For many in Bay State, fairness of a tax plan depends on commute

Families do not choose to live in remote suburbs because they enjoy long commutes on congested highways. They move there so that they can send their children to good public schools, raise them in safe neighborhoods, and live in a house that they can afford. Edward L. Glaeser (“A better tax plan,” Op-ed, May 2) wants to add to their commuting woes by increasing the gas tax and charging them $3 in tolls to go to work.

While high-income Boston residents can afford to live in safe neighborhoods, send their children to private schools, walk to work or take the T, and avoid the ownership and insurance costs of an automobile, middle-class suburban families cannot. The governor’s plan to improve the transportation infrastructure — perhaps without the South Coast rail project — through an increase in the state income tax and a reduction in the sales tax is a fundamentally fairer solution for most Massachusetts residents.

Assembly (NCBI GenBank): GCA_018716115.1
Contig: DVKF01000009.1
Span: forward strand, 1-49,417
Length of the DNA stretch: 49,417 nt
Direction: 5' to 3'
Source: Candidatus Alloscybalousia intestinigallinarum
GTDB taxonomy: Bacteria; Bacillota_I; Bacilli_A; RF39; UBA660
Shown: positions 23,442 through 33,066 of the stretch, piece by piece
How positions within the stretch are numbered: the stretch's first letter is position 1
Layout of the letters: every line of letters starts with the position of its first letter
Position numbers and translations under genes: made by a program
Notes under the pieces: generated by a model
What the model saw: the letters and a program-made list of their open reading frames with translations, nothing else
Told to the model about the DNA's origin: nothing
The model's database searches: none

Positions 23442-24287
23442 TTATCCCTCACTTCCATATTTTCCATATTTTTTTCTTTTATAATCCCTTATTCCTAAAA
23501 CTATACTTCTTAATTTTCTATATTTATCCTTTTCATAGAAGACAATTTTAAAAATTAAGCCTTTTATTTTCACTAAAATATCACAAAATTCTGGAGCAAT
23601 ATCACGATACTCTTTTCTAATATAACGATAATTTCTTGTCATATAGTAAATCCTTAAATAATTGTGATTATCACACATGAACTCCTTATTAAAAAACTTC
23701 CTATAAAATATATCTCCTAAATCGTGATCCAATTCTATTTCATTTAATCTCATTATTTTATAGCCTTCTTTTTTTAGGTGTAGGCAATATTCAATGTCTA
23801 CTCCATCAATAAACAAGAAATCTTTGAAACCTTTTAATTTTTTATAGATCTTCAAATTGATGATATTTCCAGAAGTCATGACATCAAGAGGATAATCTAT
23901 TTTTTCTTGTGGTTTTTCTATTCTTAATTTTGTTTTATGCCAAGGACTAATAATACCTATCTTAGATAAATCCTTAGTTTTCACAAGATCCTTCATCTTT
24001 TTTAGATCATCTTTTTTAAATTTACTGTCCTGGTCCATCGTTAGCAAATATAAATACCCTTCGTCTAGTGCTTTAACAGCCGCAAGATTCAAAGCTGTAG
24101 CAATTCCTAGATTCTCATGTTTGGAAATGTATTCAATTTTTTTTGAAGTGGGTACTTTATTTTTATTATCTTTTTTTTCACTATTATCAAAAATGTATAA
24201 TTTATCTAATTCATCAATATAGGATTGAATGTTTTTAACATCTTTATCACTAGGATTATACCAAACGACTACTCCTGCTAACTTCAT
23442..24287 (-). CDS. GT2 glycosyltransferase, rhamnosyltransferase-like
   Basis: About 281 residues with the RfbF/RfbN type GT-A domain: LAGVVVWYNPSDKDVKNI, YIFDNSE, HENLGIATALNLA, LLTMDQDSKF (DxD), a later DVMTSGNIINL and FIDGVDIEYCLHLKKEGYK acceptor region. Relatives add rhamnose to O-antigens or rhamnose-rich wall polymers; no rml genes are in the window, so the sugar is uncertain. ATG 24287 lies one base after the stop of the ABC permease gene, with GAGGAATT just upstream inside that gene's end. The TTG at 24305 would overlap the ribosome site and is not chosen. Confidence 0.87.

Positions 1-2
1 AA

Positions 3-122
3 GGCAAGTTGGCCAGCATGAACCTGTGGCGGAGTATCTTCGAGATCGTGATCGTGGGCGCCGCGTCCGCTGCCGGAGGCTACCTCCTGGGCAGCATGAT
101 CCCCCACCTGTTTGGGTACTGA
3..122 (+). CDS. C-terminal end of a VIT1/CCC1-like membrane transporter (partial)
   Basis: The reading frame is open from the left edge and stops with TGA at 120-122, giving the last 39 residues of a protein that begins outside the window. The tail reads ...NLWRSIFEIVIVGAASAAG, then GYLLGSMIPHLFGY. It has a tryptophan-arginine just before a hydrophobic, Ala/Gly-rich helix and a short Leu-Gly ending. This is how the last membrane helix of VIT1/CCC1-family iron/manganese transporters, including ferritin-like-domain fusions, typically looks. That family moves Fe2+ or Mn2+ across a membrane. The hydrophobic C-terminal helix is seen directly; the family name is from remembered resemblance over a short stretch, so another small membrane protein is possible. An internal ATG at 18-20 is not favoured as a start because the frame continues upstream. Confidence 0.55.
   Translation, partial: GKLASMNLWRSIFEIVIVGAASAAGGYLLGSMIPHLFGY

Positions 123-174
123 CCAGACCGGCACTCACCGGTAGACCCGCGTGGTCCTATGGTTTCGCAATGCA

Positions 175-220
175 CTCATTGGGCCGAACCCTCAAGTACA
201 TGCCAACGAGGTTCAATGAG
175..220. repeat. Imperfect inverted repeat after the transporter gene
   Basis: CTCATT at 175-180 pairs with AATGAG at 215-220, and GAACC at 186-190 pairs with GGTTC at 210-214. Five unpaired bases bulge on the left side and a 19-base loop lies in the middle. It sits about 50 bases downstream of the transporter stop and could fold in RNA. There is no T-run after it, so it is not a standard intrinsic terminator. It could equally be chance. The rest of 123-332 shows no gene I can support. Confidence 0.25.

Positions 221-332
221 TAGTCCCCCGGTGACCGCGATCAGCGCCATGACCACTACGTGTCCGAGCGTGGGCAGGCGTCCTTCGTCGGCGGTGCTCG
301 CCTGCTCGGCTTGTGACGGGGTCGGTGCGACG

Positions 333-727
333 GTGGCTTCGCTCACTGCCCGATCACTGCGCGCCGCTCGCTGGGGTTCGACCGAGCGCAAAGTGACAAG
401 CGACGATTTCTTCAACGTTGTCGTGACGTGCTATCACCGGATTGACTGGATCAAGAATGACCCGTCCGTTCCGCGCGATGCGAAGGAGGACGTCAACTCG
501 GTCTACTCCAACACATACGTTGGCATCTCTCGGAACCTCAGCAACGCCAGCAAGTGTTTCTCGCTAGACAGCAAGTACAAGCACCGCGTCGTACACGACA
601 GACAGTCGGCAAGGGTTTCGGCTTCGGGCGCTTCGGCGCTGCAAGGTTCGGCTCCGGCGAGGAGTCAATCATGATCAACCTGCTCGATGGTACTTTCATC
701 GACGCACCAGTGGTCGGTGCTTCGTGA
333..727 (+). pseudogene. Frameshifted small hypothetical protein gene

Rank-and-file legislators need to stand up to their timid leadership and do right for their hard-working commuter constituents.

Franklin H. Chasen